Stocks go up, they go down. Never ends, as fund customers are all too well aware.

At one asset management firm near Rochester, New York, the trick is to align the interests of its research analysts with the interests of the customers who are investing based on their findings.

That means one of the 30 equities analysts at Manning & Napier can earn bonuses that can be as much as seven times their base salaries, when the picks are good. But, if their picks are bad, they earn "negative bonuses" that have to be worked off, before any "positive" bonus is put in the bank.

"We really believe that incentive-based compensation is an important part of getting professionals to achieve and you should give them rewards because of those achievements," said Jeff Coons, president of the firm. "I'll go a step farther and say that you really should compensate professionals based on the goals that the client has for you."

About half of the $45.2 billion that the firm manages is invested in lifecycle mutual funds. Here's how the firm gets its analysts incented to reward customers, in order to get themselves rewarded.

To get a bonus on any stock, a recommendation that makes it into a Manning & Napier portfolio must clear two hurdles: an absolute return hurdle and a relative return hurdle.

The absolute return hurdle can be zero. So, if the return in a given time period is negative, no bonus is earned.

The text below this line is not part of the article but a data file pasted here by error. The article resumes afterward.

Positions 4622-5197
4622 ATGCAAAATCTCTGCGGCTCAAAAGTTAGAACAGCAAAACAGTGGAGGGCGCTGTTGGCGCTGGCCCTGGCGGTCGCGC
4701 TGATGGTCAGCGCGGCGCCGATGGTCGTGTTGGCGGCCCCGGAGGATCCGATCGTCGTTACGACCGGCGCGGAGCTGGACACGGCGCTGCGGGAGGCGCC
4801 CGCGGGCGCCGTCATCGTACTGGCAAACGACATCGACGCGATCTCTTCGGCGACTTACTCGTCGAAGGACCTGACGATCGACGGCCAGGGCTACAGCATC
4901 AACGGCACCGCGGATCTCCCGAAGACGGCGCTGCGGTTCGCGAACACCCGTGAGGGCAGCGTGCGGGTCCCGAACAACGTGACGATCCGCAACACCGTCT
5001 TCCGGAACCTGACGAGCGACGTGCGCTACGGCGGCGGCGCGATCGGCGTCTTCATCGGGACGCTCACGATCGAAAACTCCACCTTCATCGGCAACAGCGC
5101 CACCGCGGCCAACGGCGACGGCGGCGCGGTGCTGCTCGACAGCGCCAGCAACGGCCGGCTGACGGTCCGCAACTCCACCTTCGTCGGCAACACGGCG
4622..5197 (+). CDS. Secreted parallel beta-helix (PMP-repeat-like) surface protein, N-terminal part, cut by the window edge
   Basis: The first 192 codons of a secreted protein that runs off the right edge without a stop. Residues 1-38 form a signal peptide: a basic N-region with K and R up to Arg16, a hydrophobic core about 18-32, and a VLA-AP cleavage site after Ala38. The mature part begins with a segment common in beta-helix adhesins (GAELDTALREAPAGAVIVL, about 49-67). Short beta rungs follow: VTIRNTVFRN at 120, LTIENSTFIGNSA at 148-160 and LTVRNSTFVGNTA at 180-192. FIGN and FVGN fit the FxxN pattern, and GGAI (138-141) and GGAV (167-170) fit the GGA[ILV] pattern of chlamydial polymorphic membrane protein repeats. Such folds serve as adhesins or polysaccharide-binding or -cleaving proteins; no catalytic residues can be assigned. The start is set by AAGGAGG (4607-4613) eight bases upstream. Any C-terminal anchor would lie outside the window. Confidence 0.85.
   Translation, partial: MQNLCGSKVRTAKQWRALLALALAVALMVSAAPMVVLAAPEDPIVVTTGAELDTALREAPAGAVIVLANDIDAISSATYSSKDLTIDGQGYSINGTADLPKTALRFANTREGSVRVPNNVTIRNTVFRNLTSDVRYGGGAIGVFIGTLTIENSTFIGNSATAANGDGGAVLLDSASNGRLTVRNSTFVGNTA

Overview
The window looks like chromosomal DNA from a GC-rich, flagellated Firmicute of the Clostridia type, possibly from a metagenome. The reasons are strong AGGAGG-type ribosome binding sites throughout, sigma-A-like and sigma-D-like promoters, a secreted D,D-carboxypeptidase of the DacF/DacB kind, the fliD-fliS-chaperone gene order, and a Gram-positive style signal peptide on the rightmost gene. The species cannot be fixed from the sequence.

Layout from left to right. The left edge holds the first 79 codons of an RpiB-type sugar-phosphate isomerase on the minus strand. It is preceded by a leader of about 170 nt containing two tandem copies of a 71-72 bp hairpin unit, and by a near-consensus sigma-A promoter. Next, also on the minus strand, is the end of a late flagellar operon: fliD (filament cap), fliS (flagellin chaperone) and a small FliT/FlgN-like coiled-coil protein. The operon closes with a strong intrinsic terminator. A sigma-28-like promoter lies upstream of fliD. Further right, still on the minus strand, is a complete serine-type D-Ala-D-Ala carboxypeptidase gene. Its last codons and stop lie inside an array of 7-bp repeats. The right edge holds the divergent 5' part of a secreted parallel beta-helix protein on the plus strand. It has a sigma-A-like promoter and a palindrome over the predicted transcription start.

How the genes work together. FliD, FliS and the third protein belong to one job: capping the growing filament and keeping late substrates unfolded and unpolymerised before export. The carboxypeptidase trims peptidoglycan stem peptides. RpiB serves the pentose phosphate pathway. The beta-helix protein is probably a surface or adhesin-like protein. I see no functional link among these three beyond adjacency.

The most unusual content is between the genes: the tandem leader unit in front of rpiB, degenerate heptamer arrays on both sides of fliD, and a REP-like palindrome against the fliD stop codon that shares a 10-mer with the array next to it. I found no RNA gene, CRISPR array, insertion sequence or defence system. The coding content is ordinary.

The relative return hurdle can be a benchmark such as the Standard & Poor's 500 Index. If the index is going up, then the analyst earns no bonus unless the pick is going up faster than the index. Or dropping more slowly, during a downdraft.

So if the selection is a company such as mobile technology developer Qualcomm, the absolute gain will have to be greater than zero. And the overall gain has to be greater than what Manning & Napier would have gotten by simply investing in the S&P 500.

If both hurdles are met, then the bonus rate, which the company does not disclose, kicks in. And gets applied against the gain. However great the gain is. There is no cap.

Conversely, if there is a loss, the bonus rate also applies. And the analyst can't begin earning a bonus, until that "negative bonus" is overcome.

That doesn't necessarily mean the analyst's bonus gets wiped out, due to one bad year. For a given stock that has been held for three years, the bonus rate gets applied to the gain or loss for three periods: The full three years, the last two years and the current year. Then, the results are tallied up.

If the analyst gets no bonus at all, as a result, the negative amount left over applies toward the next year's similarly calculated bonus. Call it a "negative bonus carry forward."

If the person is still around.

This is no small matter. Bonuses are what drives Manning & Napier staff. Base salaries are modest. Nowhere near the $300,000 or $500,000 peers get on Wall Street firms.

But "our analysts typically earn bonuses that are a couple times their base salary and probably more importantly, we see some touch six or seven times base salary," said Coons.

But the cost of living in Rochester is low, which makes modest base salaries more palatable in tough times. And big employers such as newspaper giant Gannett or one-time photography gorilla Kodak are either gone or a whisper of their old selves.

Besides, the analysts find themselves pretty quickly rowing the same boat, as teammates on the picks. Under the program, each analyst partners with another analyst on each recommendation.

And both their bonuses are attached to that recommendation.

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